Ambulance Employees Settle Suit Over Alleged Inadequate Protective Gear


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LOS ANGELES (CNS) - Two ambulance company employees have settled a consolidated lawsuit in which they alleged they were wrongfully fired in 2020 for objecting to transporting coronavirus patients with inadequate protective gear.

The suits were originally filed separately in September 2020 in Los Angeles Superior Court on behalf of Kaitlin Wilson and Rayan Melendez against Montebello-based Lifeline Ambulance.

Both plaintiffs alleged wrongful termination, discrimination and retaliation and their attorneys filed a notice of settlement on Friday with Judge Lia Martin, who consolidated the cases last July at the request of the parties. No terms were divulged.

In their court papers, Lifeline Ambulance attorneys denied any wrongdoing on the part of the company and said the plaintiffs were not entitled to damages.

Wilson began working at the firm in March 2019 as an emergency medical technician and in September 2019 was paired with Melendez, according to Wilson's suit. Like Melendez, her primary job duties included transporting patients between facilities and assessing them prior to and during transportation.

Wilson maintained she and Melendez protested the lack of fitted N95 masks, but were rebuffed in their requests to be given them. Wilson explained during a meeting in May 2020 that the CDC considered unfitted masks non- protective and that it was reasonable for her and Melendez to refuse to transport a coronavirus patient if they did not have safe protection.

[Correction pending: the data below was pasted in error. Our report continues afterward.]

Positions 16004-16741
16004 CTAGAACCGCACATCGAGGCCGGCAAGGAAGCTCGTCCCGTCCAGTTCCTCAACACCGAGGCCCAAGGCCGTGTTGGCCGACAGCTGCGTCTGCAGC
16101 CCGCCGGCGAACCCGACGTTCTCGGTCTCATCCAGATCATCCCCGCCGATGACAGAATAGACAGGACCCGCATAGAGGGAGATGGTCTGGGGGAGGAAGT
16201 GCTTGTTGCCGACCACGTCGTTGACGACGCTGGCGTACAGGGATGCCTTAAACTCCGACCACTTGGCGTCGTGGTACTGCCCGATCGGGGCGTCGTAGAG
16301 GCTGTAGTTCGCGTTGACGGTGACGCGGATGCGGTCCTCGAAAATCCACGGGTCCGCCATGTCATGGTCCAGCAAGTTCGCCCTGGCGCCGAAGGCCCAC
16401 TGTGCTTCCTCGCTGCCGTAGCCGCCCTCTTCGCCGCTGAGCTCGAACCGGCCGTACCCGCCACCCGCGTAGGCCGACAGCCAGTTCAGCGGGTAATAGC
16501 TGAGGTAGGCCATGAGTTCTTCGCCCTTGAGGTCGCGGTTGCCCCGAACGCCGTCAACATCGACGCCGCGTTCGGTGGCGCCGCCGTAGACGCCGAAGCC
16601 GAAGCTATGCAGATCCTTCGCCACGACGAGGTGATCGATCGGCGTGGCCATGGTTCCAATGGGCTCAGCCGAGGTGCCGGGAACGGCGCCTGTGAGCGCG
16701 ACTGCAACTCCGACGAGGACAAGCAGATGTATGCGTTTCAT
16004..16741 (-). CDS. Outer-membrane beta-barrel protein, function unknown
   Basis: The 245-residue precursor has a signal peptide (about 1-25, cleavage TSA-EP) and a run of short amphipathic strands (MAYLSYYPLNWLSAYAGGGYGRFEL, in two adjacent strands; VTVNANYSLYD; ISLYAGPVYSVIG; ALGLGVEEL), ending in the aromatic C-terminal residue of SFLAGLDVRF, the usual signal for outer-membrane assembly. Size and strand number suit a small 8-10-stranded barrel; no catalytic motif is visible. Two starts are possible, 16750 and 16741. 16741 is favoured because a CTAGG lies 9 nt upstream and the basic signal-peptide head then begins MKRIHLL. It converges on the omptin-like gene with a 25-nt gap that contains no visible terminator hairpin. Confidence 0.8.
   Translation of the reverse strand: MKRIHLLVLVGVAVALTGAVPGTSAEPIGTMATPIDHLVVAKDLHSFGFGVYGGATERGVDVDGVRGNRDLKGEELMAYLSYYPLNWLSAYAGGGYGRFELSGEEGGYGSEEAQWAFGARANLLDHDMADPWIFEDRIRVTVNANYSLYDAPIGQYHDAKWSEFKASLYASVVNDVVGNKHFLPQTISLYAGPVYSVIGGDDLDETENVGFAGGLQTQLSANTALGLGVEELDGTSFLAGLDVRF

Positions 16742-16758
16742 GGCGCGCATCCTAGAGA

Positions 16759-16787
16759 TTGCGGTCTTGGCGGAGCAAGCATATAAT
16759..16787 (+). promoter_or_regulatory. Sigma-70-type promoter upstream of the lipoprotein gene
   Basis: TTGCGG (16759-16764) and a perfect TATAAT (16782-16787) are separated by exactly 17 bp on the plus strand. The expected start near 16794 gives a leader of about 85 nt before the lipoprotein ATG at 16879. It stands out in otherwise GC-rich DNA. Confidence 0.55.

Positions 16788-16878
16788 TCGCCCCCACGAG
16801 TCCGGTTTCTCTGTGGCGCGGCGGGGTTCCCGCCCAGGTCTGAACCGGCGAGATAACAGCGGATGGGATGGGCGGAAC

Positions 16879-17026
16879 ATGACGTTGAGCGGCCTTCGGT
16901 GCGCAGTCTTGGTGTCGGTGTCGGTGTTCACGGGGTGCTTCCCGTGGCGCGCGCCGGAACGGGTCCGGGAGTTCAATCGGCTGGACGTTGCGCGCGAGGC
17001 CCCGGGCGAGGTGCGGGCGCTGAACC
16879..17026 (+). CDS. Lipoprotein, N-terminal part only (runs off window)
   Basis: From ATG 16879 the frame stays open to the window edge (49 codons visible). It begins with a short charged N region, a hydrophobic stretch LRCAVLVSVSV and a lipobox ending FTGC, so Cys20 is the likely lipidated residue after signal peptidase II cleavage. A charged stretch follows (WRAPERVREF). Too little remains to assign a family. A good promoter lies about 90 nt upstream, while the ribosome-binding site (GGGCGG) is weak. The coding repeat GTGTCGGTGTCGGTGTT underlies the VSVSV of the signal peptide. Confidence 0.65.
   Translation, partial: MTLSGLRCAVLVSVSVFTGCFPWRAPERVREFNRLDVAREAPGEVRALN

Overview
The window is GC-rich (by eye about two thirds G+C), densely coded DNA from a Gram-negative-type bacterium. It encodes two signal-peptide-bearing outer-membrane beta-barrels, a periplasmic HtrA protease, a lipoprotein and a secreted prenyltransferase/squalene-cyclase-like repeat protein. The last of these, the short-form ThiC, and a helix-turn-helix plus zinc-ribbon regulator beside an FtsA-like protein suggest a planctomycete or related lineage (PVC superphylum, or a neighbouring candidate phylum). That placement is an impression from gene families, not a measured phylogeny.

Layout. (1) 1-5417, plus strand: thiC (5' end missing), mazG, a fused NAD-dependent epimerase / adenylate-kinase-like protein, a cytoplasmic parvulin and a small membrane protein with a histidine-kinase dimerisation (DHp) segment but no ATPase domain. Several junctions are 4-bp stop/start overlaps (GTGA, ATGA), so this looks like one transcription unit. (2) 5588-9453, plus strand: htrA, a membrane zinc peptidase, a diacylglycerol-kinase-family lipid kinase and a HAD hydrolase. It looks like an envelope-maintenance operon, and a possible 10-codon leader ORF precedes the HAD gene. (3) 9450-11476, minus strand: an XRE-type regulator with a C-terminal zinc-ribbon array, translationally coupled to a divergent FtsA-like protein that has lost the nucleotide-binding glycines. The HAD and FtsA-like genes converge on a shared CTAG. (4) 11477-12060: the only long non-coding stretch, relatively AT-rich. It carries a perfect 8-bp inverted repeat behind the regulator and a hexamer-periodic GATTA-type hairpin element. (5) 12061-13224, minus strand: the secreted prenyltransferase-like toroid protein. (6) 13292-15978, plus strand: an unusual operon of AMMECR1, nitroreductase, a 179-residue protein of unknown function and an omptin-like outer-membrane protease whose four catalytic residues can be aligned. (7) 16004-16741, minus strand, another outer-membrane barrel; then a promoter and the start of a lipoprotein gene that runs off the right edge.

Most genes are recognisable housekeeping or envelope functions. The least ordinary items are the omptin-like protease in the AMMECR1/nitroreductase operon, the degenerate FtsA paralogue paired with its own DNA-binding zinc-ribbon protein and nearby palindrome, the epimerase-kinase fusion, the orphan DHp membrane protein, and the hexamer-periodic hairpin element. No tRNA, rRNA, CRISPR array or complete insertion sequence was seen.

In his court papers filed prior to the suit consolidation, Melendez said he was hired in July 2019 and that his primary job duties included moving patients between facilities and assessing patients prior to and during their transportation. He maintained Lifeline supplied him and his team with what the company deemed to be "one size fits all masks" that were actually "one size fits most."

Melendez said he tried on one such mask and determined it was too large for his face because there was a gap under his chin in which he could fit two fingers.

Melendez said Lifeline did not allow him or Wilson to try on a variety of N95 models to find the best fit and ensure patient and employee safety, putting the company out of CDC guidelines for COVID-19.

Wilson and Melendez were fired in May 2020 and the company accused both of engaging in harassing behavior, which the plaintiffs denied. Melendez and Wilson refused to sign paperwork acknowledging their firing, the Melendez suit stated.

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